I went with a StreamingResponse because the FileResponse only accepts paths to actual files.

To run the server, I run this command: uvicorn http_server:app. And it seems to work great! All the tests that were previously failing now pass.

Trying to be clever¤

I'm still not really satisfied with this solution. It feels wasteful to allocate memory for each handled request. I tried storing the BytesIO object into a dictionary, with sizes as keys, but I guess their buffer get consumed when sending the response, so this doesn't work on subsequent requests using the same size. Instead of storing the BytesIO objects, we can store the strings themselves!

from io import BytesIO

from fastapi import FastAPI
from fastapi.responses import StreamingResponse

app = FastAPI()
allocated = {}

@app.get("/{size}")
async def get(size: int):
    if size not in allocated:
        allocated[size] = b"1" * size
    return StreamingResponse(BytesIO(allocated[size]), media_type="application/octet-stream")

But even then, why allocating memory at all? Couldn't we have a really "virtual" file, some kind of generator that generates chunks of data, sent as a streaming response, and that stops at the desired size?

Well the StreamingResponse accepts async generators, so here's what I tried:

async def virtual_file(size, chunks=4096):
    while size > 0:
        yield b"1" * min(size, chunks)
        size -= chunks


@app.get("/{size}")
async def get(size: int):
    return StreamingResponse(virtual_file(size), media_type="application/octet-stream")

It seems to work, and the memory footprint is much, much lower, but I get a lot of socket.send() raised exception. messages from FastAPI, and a test occasionally fails. Anyway, I think it's good enough.

Additional niceties¤

To make it easier to choose a medium-to-big file size, we can accept a unit suffix:

from fastapi import FastAPI
from fastapi.responses import StreamingResponse

app = FastAPI()


def translate_size(size):
    try:
        return int(size)
    except ValueError:
        pass
    size = size.lower()
    if size.endswith("k"):
        multiplier = 2 ** 10
    elif size.endswith("m"):
        multiplier = 2 ** 20
    elif size.endswith("g"):
        multiplier = 2 ** 30
    else:
        raise ValueError("size unit not supported:", size)
    return int(size.rstrip("kmg")) * multiplier


async def virtual_file(size, chunks=4096):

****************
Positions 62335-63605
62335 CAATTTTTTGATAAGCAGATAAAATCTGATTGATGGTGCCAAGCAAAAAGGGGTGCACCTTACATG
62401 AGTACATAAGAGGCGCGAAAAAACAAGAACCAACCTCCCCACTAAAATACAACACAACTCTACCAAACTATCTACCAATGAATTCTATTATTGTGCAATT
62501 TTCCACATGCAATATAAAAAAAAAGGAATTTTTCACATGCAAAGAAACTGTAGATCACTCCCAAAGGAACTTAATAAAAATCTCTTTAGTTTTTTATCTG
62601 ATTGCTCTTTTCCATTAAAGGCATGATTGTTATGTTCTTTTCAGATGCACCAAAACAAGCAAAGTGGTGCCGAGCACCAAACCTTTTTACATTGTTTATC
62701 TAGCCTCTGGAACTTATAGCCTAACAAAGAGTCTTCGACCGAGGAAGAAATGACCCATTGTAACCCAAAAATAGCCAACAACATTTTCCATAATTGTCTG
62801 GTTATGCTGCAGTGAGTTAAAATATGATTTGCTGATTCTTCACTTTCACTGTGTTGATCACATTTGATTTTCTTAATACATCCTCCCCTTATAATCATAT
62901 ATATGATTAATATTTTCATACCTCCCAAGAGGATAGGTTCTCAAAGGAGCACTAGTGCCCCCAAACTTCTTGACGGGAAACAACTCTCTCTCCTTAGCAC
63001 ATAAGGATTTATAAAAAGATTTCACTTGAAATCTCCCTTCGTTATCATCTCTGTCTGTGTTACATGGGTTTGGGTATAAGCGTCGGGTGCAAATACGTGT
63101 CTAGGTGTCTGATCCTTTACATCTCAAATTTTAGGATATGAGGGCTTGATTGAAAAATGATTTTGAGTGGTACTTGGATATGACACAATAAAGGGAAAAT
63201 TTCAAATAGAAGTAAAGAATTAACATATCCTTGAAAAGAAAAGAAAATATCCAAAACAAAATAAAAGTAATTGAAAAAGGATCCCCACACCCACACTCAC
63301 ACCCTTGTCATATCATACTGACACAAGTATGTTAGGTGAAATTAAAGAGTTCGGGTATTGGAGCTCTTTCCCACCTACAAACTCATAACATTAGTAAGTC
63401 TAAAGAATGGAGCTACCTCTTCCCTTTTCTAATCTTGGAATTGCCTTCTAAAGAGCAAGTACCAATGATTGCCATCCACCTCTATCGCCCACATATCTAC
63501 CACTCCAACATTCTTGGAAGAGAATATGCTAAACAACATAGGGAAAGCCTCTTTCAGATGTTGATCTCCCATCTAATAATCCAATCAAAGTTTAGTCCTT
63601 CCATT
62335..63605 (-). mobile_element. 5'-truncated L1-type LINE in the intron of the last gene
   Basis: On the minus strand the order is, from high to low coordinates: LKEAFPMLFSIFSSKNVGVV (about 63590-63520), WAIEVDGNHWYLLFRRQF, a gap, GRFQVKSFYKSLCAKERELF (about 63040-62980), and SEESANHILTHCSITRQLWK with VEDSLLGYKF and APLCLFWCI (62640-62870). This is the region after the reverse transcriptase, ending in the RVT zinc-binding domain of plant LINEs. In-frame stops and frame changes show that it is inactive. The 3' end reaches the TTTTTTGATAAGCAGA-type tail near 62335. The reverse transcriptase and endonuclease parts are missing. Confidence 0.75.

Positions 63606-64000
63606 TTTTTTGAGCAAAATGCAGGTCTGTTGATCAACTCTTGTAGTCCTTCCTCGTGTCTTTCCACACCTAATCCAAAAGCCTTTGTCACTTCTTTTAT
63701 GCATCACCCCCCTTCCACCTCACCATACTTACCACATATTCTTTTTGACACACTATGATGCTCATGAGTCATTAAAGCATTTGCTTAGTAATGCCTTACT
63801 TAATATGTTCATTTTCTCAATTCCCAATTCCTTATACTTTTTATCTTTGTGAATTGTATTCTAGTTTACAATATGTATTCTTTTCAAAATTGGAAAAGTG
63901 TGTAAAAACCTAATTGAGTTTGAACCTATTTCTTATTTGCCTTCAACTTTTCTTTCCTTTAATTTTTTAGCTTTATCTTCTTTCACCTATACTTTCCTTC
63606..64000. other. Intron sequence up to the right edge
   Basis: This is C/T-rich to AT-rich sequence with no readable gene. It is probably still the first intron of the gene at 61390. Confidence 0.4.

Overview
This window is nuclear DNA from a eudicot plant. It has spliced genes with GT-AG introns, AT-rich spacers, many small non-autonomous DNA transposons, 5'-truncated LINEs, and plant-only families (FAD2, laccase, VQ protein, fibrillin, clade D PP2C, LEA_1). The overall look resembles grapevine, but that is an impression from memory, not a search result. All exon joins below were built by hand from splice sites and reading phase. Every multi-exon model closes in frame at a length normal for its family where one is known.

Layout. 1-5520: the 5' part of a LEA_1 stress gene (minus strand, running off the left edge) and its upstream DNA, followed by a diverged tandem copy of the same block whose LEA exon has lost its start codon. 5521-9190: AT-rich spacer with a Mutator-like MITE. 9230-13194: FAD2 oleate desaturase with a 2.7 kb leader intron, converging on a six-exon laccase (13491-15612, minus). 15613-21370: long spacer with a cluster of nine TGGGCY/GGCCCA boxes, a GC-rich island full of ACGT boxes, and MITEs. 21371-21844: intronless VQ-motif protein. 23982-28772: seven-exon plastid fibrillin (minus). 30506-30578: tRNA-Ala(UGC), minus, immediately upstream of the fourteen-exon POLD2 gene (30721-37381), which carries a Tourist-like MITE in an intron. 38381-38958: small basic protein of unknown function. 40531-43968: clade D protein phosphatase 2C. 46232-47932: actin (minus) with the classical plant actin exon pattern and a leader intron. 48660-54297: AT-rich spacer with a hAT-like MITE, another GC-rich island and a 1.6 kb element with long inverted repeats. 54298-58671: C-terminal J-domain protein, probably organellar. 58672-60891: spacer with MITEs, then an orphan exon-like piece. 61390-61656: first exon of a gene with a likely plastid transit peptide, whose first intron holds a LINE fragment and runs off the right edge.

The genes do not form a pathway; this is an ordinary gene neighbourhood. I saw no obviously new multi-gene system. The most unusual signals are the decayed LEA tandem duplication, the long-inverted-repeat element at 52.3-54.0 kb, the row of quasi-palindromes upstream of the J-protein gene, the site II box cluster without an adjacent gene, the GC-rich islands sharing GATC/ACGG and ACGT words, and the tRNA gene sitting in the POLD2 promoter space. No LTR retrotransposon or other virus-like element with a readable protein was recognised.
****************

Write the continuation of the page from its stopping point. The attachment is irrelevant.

while size > 0:
        yield b"1" * min(size, chunks)
        size -= chunks


@app.get("/{size}")
async def get(size: str):
    return StreamingResponse(
        virtual_file(translate_size(size)),
        media_type="application/octet-stream",
    )

Note that the route size argument is not an integer anymore but a string. It allows us to send GET requests like /4k or /100m, values that are then translated to bytes.

Pytest fixture¤

Since I run tests in parallel thanks to the pytest-xdist plugin, I must make sure I run only one instance of the HTTP server.

We can accomplish this by checking the worker ID (to handle both parallel and non-parallel cases) and by using a lock.

The worker ID will be master for non-parallel runs. It can be obtained with the worker_id fixture.

For the lock, I chose to use mkdir as it's an atomic operation. If the directory already exists, the operation fails (someone else already got the lock).

Once the server is running, we must make sure it's ready, so we send GET requests until it responds.

We put all this in a function and declare it a "fixture" with "session" scope and "automatic use":

# tests/conftest.py
import subprocess
import sys
import time

import pytest
import requests  # or httpx


def spawn_and_wait_server(port=8000):
    process = subprocess.Popen([
        sys.executable,
        "-m",
        "uvicorn",
        "tests.http_server:app",
        "--port",
        str(port),
    ])
    while True:
        try:
            requests.get(f"http://localhost:{port}/1")
        except:
            time.sleep(0.1)
        else:
            break
    return process


# credits to pytest-xdist's README
@pytest.fixture(scope="session", autouse=True)
def http_server(tmp_path_factory, worker_id):
    if worker_id == "master":
        # single worker: just run the HTTP server
        process = spawn_and_wait_server()
        yield process
        process.kill()
        process.wait()
        return

    # get the temp directory shared by all workers
    root_tmp_dir = tmp_path_factory.getbasetemp().parent

    # try to get a lock
    lock = root_tmp_dir / "lock"
    try:
        lock.mkdir(exist_ok=False)
    except FileExistsError:
        yield  # failed, don't run the HTTP server
        return

    # got the lock, run the HTTP server
    process = spawn_and_wait_server()
    yield process
    process.kill()
    process.wait()

With this, each time you run your test suite, exactly one instance of the HTTP server will run.